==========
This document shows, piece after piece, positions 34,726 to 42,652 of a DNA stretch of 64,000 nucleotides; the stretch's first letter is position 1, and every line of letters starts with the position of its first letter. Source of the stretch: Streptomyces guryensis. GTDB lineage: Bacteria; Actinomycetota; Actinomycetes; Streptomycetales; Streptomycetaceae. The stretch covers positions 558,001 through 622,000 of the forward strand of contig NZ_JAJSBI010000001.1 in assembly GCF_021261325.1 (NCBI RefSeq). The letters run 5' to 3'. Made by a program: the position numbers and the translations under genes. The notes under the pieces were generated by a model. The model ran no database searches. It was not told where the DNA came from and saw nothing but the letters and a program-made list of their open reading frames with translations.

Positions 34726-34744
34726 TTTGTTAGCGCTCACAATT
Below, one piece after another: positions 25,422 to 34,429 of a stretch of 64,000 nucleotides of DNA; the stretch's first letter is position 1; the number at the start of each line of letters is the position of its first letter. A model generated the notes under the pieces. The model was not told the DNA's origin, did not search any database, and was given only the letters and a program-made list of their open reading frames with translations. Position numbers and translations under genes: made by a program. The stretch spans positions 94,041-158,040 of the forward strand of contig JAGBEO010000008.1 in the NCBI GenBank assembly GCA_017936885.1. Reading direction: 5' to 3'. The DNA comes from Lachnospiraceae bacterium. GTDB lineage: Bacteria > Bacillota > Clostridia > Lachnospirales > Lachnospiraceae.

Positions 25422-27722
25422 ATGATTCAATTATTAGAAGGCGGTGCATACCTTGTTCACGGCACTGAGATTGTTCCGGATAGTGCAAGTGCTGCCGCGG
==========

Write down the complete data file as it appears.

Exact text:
This document shows, piece after piece, positions 34,726 to 42,652 of a DNA stretch of 64,000 nucleotides; the stretch's first letter is position 1, and every line of letters starts with the position of its first letter. Source of the stretch: Streptomyces guryensis. GTDB lineage: Bacteria; Actinomycetota; Actinomycetes; Streptomycetales; Streptomycetaceae. The stretch covers positions 558,001 through 622,000 of the forward strand of contig NZ_JAJSBI010000001.1 in assembly GCF_021261325.1 (NCBI RefSeq). The letters run 5' to 3'. Made by a program: the position numbers and the translations under genes. The notes under the pieces were generated by a model. The model ran no database searches. It was not told where the DNA came from and saw nothing but the letters and a program-made list of their open reading frames with translations.

Positions 34726-34744
34726 TTTGTTAGCGCTCACAATT
Below, one piece after another: positions 25,422 to 34,429 of a stretch of 64,000 nucleotides of DNA; the stretch's first letter is position 1; the number at the start of each line of letters is the position of its first letter. A model generated the notes under the pieces. The model was not told the DNA's origin, did not search any database, and was given only the letters and a program-made list of their open reading frames with translations. Position numbers and translations under genes: made by a program. The stretch spans positions 94,041-158,040 of the forward strand of contig JAGBEO010000008.1 in the NCBI GenBank assembly GCA_017936885.1. Reading direction: 5' to 3'. The DNA comes from Lachnospiraceae bacterium. GTDB lineage: Bacteria > Bacillota > Clostridia > Lachnospirales > Lachnospiraceae.

Positions 25422-27722
25422 ATGATTCAATTATTAGAAGGCGGTGCATACCTTGTTCACGGCACTGAGATTGTTCCGGATAGTGCAAGTGCTGCCGCGG